One of the most iconic spots in all of Grand Teton National Park is Schwabachers Landing.
It is actually a boat landing used to gain access to the Snake River. It is a popular wildlife viewing area, as well. A quick, quarter of a mile walk from the parking lot leads you to the area seen in today's photograph. This is one of the most popular photographic spots in the park. And why not? You get the majestic mountains framed by evergreen trees on both sides and the still water reflects everything perfectly. That being said, I've never been too fond of this shooting location. Oddly enough, I think it photographs better from the parking area (this is just personal preference). However, on the morning we were there, it really didn't matter where you photographed it from. The light was pretty amazing that morning. The clouds above and behind the mountains lit up very nicely and there was a nice cloud inversion in the valley, too. The water was still and gave a magnificent reflection of all of it. It was tough to take a "bad" photograph on this morning.
Aperture Priority, 0.3 seconds, F/11, ISO 100, Exposure Compensation -2/3, 38mm
I recently read a discussion on Facebook about iconic, or popular photographic destinations. The argument was more concerning the number of people that show up before sunrise at these locations. Someone then said "I don't want to be that crowded to get the same shot millions of people have already.". I myself am not a huge fan of the crowds, either, however I disagree with the "same shot as millions of people have already" part. You can never take the same landscape photograph twice. Simply cannot. The light is always different, the clouds, wind, etc. The location may be the same, but the images from day to day never are. That's why photographers go to the same locations over and over. I've shot the same scenes many, many times and always have different results. The image above is now my favorite image from this particular location.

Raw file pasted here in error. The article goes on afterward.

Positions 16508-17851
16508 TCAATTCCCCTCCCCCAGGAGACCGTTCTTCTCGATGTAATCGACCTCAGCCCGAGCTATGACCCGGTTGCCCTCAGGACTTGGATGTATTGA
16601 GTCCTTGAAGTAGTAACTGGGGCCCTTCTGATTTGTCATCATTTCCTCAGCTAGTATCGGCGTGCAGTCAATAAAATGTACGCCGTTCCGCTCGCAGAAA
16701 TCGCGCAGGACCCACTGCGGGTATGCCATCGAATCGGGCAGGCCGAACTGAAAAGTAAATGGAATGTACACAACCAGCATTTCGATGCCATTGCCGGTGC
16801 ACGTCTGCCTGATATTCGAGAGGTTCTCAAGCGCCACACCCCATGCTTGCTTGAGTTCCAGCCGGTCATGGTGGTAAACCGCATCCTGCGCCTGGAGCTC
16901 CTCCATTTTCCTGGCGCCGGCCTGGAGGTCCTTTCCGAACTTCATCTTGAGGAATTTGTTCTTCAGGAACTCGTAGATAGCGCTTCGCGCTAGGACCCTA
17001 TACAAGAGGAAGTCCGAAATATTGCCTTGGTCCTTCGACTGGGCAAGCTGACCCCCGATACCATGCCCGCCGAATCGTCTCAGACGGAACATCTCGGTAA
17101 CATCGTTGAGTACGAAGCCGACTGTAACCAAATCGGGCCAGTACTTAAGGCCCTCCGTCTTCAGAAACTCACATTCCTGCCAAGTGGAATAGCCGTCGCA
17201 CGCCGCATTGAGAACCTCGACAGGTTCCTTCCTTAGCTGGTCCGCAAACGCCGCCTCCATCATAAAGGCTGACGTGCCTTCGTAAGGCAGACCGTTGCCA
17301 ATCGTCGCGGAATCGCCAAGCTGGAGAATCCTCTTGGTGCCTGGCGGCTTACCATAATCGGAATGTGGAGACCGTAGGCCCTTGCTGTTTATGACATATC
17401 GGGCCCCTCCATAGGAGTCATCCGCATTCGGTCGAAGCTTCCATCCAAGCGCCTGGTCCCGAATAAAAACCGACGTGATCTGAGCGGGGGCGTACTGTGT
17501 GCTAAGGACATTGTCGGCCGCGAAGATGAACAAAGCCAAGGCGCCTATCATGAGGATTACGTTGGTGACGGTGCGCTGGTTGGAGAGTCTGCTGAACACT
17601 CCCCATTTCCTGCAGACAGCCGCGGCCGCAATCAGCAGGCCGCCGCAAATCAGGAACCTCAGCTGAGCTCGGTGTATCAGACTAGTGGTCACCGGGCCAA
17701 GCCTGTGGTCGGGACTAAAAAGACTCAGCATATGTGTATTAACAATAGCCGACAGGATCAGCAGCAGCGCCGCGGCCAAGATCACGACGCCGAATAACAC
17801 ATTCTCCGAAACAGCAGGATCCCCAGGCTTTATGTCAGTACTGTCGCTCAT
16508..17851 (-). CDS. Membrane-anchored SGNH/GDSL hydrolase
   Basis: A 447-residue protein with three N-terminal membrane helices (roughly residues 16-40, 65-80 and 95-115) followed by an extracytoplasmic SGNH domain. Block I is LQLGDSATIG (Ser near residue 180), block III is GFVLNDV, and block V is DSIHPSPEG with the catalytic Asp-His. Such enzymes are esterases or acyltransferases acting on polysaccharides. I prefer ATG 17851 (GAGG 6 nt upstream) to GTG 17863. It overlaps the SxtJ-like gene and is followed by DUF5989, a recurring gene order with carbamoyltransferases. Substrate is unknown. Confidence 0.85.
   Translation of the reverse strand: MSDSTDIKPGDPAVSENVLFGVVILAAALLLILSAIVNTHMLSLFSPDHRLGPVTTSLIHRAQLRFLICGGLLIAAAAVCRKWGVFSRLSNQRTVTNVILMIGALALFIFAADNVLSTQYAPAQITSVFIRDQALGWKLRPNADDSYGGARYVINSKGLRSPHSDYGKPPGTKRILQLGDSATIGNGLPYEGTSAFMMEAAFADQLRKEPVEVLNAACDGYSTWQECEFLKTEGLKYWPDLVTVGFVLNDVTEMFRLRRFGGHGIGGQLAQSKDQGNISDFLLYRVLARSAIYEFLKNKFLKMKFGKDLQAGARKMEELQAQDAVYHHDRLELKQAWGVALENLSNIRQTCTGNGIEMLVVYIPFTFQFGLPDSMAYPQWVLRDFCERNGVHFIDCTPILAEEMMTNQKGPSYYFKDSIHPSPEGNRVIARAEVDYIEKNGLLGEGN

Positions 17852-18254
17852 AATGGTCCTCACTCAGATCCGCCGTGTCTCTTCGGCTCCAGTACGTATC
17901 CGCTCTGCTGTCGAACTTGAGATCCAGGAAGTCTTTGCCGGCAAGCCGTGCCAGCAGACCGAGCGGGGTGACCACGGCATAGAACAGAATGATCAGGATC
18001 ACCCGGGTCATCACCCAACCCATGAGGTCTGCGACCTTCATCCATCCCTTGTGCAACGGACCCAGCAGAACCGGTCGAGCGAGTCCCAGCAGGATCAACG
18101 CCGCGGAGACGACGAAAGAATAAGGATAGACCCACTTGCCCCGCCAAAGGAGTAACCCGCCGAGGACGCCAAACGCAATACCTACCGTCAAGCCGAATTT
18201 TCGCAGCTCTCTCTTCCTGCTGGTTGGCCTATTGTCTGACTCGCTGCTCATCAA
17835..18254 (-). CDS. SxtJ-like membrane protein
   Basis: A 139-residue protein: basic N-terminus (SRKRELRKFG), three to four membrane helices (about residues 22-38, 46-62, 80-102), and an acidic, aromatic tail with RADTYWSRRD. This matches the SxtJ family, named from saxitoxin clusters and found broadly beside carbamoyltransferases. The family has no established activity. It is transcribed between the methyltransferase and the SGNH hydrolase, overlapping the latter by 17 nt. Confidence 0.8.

This image was made using my Canon 5D Mk III and Tamron 24-70mm Lens. All resting atop my Sirui tripod and K-40X Ballhead.